Home' Trinidad and Tobago Guardian : May 4th 2017 Contents B6 life
guardian.co.tt Thursday, May 4, 2017
A group of would-be circus
performers in New Jersey's cap-
ital city are using unicycles, ac-
robatics and spinning plates to
bridge the divide between pov-
erty and privilege.
The Trenton Circus Squad brings
American kids ages 12-17 from both
the struggling city and its wealthier
suburbs together, using circus skills
to give them a sense of belonging
and a belief in their own abilities.
While teaching young people to be
the ring masters of their own lives,
the kids also work on balancing on
large balls and wood planks, stilt
walking, trapeze skills, juggling and
slapstick clown routines.
"Because of the high crime, the
high unemployment going on here,
hope's hard to find in this city," said
programme director Tom von Oe-
hsen, who trained as a clown with
Ringling Bros in the 1980s. "And
these kids bring a lot of hope, and
a lot of positive energy to all the
different communities in this city."
Von Oehsen and Zoe Brookes, the
group's executive director, created
the circus squad two years ago to
try to change perceptions and stere-
otypes that lead to negative assump-
tions about teens in inner cities. Von
Oehsen calls it a "game changer" that
other cities can embrace to engage
inner city youth and keep them off
the streets. Brookes says they give the
kids "a really safe place to test their
limits and help them do things they
never thought were possible."
The group, which plans to start
a pilot programme in Camden this
summer, performs at nursing homes,
hospitals and community events.
Kids from other organisations like
Boys and Girls clubs and Scout
troops tag along on field trips.
While it started as a service project
for suburban high school students to
fulfill their community service re-
quirement for graduation, the kids
kept coming back even after they
completed their hours.
The squad is free to kids ages 12-
17, relying on donations to keep its
doors open. It performs six times a
year and holds community work-
shops in an old factory, teaching even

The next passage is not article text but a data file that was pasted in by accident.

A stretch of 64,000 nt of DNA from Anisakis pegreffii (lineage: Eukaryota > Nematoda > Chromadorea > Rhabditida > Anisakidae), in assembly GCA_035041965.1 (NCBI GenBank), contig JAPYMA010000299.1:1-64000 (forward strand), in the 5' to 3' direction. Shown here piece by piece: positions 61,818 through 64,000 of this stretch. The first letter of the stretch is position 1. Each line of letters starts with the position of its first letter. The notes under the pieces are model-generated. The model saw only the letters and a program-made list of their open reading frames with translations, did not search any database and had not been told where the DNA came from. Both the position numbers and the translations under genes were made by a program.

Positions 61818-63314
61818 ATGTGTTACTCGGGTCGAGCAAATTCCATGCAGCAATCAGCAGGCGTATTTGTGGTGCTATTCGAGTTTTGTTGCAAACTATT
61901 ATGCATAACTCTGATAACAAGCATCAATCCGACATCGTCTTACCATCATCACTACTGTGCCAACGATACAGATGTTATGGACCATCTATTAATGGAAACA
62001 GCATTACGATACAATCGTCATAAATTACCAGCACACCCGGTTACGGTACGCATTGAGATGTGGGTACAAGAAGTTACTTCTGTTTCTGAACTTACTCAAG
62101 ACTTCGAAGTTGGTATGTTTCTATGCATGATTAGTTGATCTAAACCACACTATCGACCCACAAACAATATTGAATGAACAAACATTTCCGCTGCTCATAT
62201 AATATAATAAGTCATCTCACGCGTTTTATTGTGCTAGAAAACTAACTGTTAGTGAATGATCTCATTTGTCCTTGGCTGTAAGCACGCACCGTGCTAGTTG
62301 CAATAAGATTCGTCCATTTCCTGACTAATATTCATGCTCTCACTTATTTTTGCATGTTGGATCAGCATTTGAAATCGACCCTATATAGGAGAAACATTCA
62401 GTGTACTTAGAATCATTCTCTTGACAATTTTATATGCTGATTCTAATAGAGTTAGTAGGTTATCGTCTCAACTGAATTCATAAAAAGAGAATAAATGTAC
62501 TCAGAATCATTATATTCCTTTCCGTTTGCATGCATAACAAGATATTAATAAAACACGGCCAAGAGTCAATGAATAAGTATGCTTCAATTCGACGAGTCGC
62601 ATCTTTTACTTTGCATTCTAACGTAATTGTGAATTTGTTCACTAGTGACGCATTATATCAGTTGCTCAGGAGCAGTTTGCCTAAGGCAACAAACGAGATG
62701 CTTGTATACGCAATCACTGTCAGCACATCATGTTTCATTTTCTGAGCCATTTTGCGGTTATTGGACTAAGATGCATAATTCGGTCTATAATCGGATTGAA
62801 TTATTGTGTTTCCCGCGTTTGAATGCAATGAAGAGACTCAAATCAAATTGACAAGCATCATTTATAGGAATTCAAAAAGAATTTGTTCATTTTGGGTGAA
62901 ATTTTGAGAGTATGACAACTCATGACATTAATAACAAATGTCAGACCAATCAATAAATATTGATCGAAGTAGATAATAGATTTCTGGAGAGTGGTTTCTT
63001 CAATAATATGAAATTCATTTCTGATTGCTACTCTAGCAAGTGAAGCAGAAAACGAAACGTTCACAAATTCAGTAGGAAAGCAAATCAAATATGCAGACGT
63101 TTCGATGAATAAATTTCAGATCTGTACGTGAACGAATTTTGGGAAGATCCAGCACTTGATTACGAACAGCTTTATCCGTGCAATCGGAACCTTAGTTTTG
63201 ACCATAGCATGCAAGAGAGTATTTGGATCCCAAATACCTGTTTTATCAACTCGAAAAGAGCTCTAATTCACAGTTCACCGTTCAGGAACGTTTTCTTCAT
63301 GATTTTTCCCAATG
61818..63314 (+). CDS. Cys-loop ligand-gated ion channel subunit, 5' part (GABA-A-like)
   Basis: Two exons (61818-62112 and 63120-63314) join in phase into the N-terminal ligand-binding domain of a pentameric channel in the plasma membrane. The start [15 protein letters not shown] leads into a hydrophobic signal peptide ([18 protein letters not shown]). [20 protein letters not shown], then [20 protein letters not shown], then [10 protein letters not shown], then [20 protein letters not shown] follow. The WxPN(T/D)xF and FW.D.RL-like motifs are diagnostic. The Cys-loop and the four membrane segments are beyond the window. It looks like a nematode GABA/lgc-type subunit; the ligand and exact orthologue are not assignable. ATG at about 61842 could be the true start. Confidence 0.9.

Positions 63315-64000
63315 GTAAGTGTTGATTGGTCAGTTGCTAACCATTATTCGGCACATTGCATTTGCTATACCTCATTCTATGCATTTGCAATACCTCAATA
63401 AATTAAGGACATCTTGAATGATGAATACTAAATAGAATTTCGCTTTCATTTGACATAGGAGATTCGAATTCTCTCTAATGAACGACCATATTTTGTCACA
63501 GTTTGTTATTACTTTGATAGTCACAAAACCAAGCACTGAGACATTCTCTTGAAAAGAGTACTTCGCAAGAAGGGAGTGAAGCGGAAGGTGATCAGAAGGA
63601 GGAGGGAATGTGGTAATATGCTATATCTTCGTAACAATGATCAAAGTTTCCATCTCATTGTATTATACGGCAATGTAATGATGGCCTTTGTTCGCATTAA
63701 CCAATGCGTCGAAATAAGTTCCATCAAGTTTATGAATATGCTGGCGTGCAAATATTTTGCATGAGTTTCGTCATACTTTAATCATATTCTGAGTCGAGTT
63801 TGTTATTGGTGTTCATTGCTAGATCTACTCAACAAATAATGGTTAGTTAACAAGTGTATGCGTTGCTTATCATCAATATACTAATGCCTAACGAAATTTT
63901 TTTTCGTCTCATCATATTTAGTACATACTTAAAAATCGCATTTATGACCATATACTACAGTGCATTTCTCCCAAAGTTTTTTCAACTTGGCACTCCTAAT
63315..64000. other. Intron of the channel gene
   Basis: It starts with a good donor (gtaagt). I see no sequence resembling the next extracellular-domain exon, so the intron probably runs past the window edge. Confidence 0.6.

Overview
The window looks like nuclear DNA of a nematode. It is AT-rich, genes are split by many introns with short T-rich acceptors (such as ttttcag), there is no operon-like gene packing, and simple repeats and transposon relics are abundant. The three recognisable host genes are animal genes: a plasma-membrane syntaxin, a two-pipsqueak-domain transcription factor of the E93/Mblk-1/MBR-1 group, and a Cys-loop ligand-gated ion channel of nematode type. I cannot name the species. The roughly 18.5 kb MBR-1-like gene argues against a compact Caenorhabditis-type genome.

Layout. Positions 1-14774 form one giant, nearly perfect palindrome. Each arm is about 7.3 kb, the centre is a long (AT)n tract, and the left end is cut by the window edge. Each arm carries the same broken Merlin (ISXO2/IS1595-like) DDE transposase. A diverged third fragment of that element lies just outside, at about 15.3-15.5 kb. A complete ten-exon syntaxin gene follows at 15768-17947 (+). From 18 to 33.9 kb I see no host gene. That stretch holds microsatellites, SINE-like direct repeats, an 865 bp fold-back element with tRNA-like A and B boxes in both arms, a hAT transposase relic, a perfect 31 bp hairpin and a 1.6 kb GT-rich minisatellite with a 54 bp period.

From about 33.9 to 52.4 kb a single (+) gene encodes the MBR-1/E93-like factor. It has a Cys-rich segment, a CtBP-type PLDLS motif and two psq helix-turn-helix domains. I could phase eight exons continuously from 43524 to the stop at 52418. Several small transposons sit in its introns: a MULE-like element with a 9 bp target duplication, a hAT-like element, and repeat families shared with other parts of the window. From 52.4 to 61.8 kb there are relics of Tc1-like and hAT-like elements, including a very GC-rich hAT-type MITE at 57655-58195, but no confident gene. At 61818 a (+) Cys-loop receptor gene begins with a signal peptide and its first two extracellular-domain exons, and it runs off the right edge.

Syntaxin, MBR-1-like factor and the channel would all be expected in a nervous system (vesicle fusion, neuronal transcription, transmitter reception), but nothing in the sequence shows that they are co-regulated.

younger kids the art of the circus.
Children ages six and up are wel-
come to join a free circus workshop
led by members of the squad.
Members say they enjoy meeting
kids from different backgrounds,
knowing that they share some of
the same concerns. (AP)
In a photo taken Wednesday, April 19, Tiffany Thomas, centre, is held up by
Liam Quat, right, and Sonia Shah while working on a balancing act during a
workshop at the Trenton Circus Squad in Trenton, New Jersey. AP PHOTO
Circus of life: Dreams take
flight amid urban blight
These two young women
shared the same dream: to run
their own preschool and daycare
centre. When Josette Rouse and
Cerissa Charles became friends
while working together in 2013,
they decided that putting two
minds together was definitely
better than doing it solo.And to-
day, their dream is a reality: this
month they opened the doors of
the Giving Our Leaders A Right
Start (Golars) Learning Centre.
It is a playgroup and preschool
that caters for children between
the ages of one to five years old,
and is located on Luis Street,
Rouse and Charles are both cer-
tified from the University of West
Indies (UWI) in Early Childhood
Care and Education. Between them
they have more than ten years of
experience in daycare and teaching
preschool. They are also certified in
sign language and first aid.
The women saw the need for "a
holistic educational foundation that
gives our leaders a right start within
a safe and nurturing environment"
Their main challenge was locat-
ing a good site. With the help of
Carmino Properties Limited, they
found an appropriate property, and
have now opened the centre.
Rouse and Charles are the only
two teachers permanently on staff
at present, with two additional
teachers on standby in case the
centre temporarily requires more.
The women say they will run a
successful school where children
can learn and feel comfortable, in
safe surroundings. They say there
is a low student to teacher ratio, so
individual attention is guaranteed,
and the preschool/daycare centre
also offers extracurricular activities
and teaching of different languages.
The playgroup, for children be-
tween one and two years, introduces
the school setting to children---they
can learn to socialise as well as get
familiar with shapes, numbers, col-
ours and letters. The toddlers listen
to music , do movement activities,
and make arts and crafts, as well as
MORE INFO: Facebook @ Golars
Cerissa Charles, left, and Josette
Rouse of Golars Learning Centre.
New preschool in Woodbrook
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